Her fascination with teeth and bones comes from imagery and experiences as diverse as Eve’s biblical formation from Adam’s rib to Smith’s own body. The teeth, in particular, have a fascinating origin story.
“I was living in France and a woman had befriended me, who had a baby. She was trying to get pregnant again. We were chatting and drinking wine when she pulled her mouth open and showed me this giant gap in her teeth. Two of her molars had just fallen out of her mouth,” Smith recalled. “She told me that it’s something people don’t tell you about pregnancy. The vitamins the baby requires to build itself drain from the mother’s body. In her case, that meant losing some of her teeth. It was such a guttural, vampiric image. After that, teeth kept coming back to me.”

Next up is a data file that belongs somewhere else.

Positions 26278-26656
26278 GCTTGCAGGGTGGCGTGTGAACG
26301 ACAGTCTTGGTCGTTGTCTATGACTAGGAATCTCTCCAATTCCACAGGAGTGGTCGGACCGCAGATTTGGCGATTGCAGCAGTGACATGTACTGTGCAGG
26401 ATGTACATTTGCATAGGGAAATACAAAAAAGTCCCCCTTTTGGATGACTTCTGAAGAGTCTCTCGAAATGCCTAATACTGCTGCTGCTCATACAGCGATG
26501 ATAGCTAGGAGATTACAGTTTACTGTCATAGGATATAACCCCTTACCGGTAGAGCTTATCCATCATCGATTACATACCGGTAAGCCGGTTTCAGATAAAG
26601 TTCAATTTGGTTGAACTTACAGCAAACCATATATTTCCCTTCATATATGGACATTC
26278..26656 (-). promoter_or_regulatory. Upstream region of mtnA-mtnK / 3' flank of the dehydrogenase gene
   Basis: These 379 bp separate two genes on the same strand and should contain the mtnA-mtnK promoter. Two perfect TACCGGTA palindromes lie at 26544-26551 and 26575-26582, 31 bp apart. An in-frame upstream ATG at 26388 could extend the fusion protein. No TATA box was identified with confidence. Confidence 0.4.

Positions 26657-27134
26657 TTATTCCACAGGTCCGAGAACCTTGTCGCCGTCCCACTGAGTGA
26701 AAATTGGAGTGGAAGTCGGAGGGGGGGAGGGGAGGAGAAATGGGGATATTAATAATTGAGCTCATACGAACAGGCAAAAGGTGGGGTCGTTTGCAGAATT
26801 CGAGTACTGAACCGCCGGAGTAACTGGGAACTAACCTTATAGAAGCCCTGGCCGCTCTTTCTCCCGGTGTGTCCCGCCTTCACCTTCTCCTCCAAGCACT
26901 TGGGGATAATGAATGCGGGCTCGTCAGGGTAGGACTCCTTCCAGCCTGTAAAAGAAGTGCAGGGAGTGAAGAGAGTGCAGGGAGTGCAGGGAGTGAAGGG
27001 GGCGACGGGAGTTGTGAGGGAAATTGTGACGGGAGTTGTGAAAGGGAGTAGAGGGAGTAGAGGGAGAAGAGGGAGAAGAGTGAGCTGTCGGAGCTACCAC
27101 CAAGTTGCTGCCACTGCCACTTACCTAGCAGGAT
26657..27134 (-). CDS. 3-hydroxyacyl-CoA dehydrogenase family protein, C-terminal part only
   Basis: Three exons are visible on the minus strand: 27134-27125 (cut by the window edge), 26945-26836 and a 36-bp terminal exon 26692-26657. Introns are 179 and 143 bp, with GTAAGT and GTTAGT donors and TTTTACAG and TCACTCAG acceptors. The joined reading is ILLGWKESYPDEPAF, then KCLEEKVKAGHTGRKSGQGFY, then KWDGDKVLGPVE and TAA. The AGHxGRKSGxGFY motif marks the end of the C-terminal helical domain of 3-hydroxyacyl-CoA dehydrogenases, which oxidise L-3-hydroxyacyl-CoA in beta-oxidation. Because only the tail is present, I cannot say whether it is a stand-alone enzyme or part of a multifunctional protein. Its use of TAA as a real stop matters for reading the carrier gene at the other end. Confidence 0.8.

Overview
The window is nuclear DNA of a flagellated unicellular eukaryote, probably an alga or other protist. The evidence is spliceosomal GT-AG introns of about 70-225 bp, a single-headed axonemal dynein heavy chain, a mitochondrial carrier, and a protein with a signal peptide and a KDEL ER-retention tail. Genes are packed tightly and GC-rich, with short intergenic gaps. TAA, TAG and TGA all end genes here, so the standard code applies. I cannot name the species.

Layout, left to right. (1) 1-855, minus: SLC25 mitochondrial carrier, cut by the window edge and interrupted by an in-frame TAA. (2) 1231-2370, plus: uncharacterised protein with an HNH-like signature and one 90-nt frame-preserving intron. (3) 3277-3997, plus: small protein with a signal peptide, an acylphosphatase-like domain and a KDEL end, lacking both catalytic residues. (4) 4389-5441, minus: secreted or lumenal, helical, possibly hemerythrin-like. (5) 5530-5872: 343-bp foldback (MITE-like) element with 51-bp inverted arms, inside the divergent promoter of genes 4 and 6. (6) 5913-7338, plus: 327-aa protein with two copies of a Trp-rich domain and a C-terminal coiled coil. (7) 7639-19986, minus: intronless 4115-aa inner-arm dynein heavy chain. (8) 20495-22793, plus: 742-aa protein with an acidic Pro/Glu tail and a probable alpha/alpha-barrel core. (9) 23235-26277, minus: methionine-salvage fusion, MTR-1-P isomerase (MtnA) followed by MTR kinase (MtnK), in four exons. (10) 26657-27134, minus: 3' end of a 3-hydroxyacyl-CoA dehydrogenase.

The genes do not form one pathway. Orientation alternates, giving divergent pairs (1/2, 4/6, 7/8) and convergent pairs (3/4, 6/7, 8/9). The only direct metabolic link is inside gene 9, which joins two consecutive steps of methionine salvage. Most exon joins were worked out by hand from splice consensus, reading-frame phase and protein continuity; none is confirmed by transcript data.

Smith herself has a gold tooth, in which she takes pride. “I love my gold tooth so much. People used to rob graves for them. I feel like I have a little valuable treasure hidden in my mouth,” she said. But the gold is also a reference to her Italian heritage. “I’ve inherited jewelry from my Nona and aunts, relatives I’ve never even met. I was given baby jewelry. The gold feels familial, it’s our richness, but it’s also connected to loss. Most of what I’ve been gifted is because someone’s gone. I like thinking about wearing a charm as wearing someone’s ghosts.”